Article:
with shutting down and logging off various computer programs and applications.
Defendants, on the other hand, maintain that their written timekeeping policies specifically
require HBCCAs to begin their work days by “clocking in”1 and only thereafter boot up or log in
to their computers. Docket Nos. 29-1 and 29-3. Moreover, Defendants claim that their policies
require that HBCCAs be completely relieved of work during their 30-minute (not 60-minute) lunch
breaks and that HBCCAs are not required to log off their computers during the lunch break, but
rather only to clock out. Docket No. 29-1.
With regard to times of technical issues, Defendants aver that they have specific, written
“Down Time Guidelines” which require that HBCCAs are paid for all time between the technical
failures and notification that the employee is relieved from work. Defendants state that if Plaintiff
is clocked in at the time of any system failure, he remains clocked in until he is released from his
duties for the remainder of the shift. Docket Nos. 29-1 and 29-5.
Defendants argue that other HBCCAs are not similarly-situated to Plaintiff because HBCCAs
work on different client “campaigns.” Therefore, Defendants assert, the computer applications used
by HBCCAs are not universal, as Plaintiff claims; rather, HBCCAs differ widely in the number and
Defendants claim that Plaintiff entered his time via a “hard phone” system.
Docket No. 29, p.9.
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type of computer applications, servers and programs they are required to access when performing
their job duties. Docket No. 29-1.
Defendants also argue that HBCCAs record their time worked in different ways, depending
upon the client campaigns on which they are working, and that there are even differences in the
methods of recording time between different lines of business for the same client. Defendants
contend that their employees are prohibited from working off-the-clock or otherwise performing
work without recording the time and that their employees are required to immediately notify the
Human Resources Department if they are asked to work off-the-clock. Docket Nos. 29-1 and 29-3.
At this first stage of the inquiry, Plaintiff bears the burden of showing that the other
employees are similarly situated. At this stage, Plaintiff must show only that his position is similar,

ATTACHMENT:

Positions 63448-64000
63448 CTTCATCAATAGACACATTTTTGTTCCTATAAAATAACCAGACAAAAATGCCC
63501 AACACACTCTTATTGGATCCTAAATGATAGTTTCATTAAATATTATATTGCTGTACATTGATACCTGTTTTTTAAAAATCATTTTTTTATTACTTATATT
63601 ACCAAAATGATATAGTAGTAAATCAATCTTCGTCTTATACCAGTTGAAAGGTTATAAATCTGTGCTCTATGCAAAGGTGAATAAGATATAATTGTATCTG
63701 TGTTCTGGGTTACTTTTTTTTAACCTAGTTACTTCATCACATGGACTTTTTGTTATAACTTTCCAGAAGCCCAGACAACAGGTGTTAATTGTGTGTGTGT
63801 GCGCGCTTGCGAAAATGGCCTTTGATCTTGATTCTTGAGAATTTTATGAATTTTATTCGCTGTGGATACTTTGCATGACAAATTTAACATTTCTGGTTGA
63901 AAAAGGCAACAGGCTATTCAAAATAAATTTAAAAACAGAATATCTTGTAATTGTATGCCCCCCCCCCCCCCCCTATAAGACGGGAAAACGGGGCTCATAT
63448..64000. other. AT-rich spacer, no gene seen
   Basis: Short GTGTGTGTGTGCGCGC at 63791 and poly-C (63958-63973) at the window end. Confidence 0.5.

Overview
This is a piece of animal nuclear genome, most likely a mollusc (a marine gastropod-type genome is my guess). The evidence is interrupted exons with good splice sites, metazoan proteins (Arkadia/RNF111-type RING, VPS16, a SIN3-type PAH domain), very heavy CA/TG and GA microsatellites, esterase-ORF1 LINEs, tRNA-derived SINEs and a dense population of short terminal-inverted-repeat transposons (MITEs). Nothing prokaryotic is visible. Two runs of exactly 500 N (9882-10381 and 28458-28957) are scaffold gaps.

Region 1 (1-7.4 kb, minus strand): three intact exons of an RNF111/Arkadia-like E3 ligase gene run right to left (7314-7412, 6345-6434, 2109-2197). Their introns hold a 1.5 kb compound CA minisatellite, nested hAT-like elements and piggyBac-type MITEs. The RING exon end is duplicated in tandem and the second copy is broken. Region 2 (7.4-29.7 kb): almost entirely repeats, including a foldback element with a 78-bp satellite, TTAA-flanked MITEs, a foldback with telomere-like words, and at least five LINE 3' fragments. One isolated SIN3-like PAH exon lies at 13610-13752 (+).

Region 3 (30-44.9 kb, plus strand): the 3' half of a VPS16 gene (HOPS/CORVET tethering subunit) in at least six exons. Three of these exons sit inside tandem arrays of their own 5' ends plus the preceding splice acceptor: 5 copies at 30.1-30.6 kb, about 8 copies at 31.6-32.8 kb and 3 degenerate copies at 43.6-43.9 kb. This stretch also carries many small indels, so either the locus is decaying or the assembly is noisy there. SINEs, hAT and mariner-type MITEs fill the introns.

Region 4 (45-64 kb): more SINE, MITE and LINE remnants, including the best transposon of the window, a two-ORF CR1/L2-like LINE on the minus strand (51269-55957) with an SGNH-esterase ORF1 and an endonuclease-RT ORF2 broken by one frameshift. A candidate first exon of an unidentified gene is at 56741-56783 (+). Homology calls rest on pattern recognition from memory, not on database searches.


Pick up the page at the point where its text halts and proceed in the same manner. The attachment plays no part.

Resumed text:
not identical, to the positions held by the putative class members. Comer v. Wal-Mart Stores, Inc.,
454 F.3d 544, 546-47 (6th Cir. 2006). Plaintiffs are similarly situated when they suffer from a single,
FLSA-violating policy and when proof of that policy or of conduct in conformity with that policy
proves a violation as to all the plaintiffs. Watson v. Advanced Distribution Servs., LLC, 298 F.R.D.
558, 561 (M.D. Tenn. 2014).
To be considered similarly situated, it is sufficient if the Plaintiffs’ claims are unified by
common theories of the Defendant’s statutory violations, even if the proofs of those theories are
inevitably individualized and distinct. Wlotkowski, 267 F.R.D. at 217. Accordingly, district courts
generally allow the lead plaintiffs to show that the potential claimants are similarly situated by
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demonstrating that they and the potential plaintiffs together were the victims of a common policy
or plan that violated the law. Id. 2
Defendants argue that Plaintiff has failed to identify any single, common policy or practice
that violated the FLSA and affected all potential Plaintiffs. The Court agrees.
For example, Plaintiff alleges that “[p]ursuant to Defendants’ compensation policies,”
Plaintiff and other HBCCAs are not paid for pre- and post- shift activities of logging on and shutting
down their computers. Although Defendants have identified specific policies which require